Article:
Saturday, June 02, 2012

The End of Google Shopping as a Price Comparison Service

Back in the earlier days of the Internet, a clever guy came up with an idea for a directory made up of nothing but ads, based up a pay-per-click model with advertisers bidding against each other for prime placement. The website and associated patents were acquired by Yahoo!, and were licensed by Google shortly before its IPO for... a ton of money. Google's subsequent history suggests that, as much as it paid, it got the better half of the bargain.

Now it seems that history is coming full circle, with Google transforming its frequently renamed and reinvented price comparison service into what amounts to a directory or search service for ads (and nothing but ads). I have to say... I'm a bit disappointed. Not because I don't see Google as having a right to charge merchants to promote themselves through a shopping service, or that I think such a service is free or easy to run - in fact, I can see how paid inclusion could help ensure that merchants keep their listings current and accurate, diminish the number of fraudulent and misleading entries, and make the service much easier to manage. My disappointment is that I use the product to comparison shop, and if merchants choose not to participate or those offering better deals don't have the budget to compete with better capitalized but more expensive competitors, the service won't fill my needs. Not even close. Not even in the same ballpark.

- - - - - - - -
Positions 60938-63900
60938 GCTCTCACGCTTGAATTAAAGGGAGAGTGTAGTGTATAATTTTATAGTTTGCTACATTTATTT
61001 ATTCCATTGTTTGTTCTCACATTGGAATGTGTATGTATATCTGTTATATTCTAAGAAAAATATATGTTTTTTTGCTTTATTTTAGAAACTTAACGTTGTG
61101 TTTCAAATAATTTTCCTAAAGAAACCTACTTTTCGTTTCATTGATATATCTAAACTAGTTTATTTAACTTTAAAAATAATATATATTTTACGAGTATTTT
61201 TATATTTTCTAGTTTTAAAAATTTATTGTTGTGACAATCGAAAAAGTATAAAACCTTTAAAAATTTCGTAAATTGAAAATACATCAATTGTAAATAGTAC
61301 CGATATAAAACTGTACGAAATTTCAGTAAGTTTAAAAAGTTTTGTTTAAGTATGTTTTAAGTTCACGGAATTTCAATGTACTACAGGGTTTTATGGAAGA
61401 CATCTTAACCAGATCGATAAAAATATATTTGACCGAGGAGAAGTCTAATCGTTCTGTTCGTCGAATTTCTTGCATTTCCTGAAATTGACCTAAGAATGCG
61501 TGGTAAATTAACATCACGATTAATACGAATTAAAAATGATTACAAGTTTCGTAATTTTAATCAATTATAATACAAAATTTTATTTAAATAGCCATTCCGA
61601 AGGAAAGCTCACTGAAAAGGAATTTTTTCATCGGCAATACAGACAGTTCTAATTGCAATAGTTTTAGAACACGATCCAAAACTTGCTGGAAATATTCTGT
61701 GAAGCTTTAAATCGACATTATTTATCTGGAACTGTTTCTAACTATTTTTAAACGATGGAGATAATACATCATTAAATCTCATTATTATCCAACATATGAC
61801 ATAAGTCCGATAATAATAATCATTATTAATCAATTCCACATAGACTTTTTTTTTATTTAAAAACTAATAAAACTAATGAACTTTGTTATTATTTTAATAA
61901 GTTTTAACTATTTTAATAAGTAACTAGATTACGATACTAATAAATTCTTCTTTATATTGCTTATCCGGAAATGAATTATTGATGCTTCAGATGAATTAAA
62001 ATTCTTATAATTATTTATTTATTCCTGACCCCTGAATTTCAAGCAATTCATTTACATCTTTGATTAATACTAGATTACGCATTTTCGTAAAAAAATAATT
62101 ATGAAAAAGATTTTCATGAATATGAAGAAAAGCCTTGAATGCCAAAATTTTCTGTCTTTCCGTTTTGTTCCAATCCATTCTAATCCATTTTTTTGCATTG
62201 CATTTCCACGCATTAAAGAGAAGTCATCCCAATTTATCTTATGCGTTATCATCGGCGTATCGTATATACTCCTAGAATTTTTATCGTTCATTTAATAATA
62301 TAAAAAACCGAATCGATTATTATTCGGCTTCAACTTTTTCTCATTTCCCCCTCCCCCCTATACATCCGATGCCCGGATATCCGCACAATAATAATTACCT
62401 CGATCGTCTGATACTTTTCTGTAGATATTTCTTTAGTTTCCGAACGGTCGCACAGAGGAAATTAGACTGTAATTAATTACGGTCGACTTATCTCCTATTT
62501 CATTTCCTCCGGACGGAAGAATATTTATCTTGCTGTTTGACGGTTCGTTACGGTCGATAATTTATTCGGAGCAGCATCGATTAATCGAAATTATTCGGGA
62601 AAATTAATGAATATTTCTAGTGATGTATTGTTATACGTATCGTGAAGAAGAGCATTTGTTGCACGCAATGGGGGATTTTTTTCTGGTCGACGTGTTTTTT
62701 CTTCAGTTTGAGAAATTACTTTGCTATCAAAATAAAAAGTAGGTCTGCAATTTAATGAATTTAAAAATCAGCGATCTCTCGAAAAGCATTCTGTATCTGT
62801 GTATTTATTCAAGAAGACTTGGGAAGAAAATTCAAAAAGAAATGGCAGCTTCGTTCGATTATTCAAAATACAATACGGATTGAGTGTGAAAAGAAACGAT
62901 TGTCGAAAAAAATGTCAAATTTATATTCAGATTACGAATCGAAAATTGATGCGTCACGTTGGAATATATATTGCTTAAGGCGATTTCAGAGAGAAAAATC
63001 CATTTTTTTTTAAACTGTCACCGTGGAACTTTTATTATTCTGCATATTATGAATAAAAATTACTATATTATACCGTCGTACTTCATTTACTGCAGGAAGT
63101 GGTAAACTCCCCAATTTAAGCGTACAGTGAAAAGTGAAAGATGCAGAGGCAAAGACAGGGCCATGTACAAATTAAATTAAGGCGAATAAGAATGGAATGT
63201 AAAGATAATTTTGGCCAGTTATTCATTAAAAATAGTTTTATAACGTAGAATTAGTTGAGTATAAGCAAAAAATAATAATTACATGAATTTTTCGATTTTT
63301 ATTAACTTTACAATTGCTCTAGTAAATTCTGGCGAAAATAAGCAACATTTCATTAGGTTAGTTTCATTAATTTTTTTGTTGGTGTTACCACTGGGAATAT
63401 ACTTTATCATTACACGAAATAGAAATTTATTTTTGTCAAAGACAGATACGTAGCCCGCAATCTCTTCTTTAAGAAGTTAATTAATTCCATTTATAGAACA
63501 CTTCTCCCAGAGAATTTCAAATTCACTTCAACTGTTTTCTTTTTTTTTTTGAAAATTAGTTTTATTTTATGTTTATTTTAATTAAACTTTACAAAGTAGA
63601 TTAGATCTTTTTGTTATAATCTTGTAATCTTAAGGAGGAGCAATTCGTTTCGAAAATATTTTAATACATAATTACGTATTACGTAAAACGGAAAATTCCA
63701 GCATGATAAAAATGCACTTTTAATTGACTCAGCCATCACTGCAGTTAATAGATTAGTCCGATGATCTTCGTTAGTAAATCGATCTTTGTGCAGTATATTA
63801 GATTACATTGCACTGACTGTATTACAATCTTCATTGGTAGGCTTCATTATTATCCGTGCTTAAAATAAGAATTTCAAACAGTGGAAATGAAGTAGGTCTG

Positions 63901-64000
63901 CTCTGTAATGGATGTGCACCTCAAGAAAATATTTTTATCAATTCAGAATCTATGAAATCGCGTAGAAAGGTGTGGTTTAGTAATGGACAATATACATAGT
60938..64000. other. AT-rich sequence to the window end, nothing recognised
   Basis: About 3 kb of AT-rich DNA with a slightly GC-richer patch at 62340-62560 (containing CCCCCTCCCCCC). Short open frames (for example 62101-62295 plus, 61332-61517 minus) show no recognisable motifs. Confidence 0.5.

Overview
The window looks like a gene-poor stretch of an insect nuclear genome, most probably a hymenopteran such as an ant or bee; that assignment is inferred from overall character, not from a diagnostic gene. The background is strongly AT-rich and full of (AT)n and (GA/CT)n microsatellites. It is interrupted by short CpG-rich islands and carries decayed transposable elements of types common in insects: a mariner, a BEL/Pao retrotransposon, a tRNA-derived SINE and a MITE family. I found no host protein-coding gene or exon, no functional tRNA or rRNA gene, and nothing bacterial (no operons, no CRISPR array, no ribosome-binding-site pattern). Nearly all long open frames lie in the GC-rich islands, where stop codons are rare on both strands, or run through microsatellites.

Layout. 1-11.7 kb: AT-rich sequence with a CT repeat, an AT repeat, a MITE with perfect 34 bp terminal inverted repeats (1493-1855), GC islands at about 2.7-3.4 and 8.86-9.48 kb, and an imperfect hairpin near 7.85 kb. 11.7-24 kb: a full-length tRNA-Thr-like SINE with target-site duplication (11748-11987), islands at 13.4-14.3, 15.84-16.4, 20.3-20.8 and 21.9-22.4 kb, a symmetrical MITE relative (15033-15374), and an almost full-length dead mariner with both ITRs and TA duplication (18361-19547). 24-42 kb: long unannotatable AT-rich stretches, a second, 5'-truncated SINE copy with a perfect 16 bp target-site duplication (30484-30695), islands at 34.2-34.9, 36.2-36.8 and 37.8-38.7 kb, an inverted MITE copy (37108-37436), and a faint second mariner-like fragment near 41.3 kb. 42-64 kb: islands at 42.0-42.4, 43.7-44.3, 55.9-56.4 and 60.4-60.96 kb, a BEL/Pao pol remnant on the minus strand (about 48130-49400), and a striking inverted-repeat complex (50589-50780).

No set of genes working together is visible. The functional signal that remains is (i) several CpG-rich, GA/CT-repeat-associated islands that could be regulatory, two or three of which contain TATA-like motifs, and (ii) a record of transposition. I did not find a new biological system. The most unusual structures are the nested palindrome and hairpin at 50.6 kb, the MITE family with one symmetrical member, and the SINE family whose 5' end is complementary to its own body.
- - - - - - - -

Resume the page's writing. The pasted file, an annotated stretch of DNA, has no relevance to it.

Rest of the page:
I don't mind paying a premium for a better product or service, but I don't want to have the good deals hidden behind mediocre vendors with large advertising budgets. I hope that Google's reinvented service turns out to be a lot more sophisticated, and useful, than the announcement and present commentary suggest.

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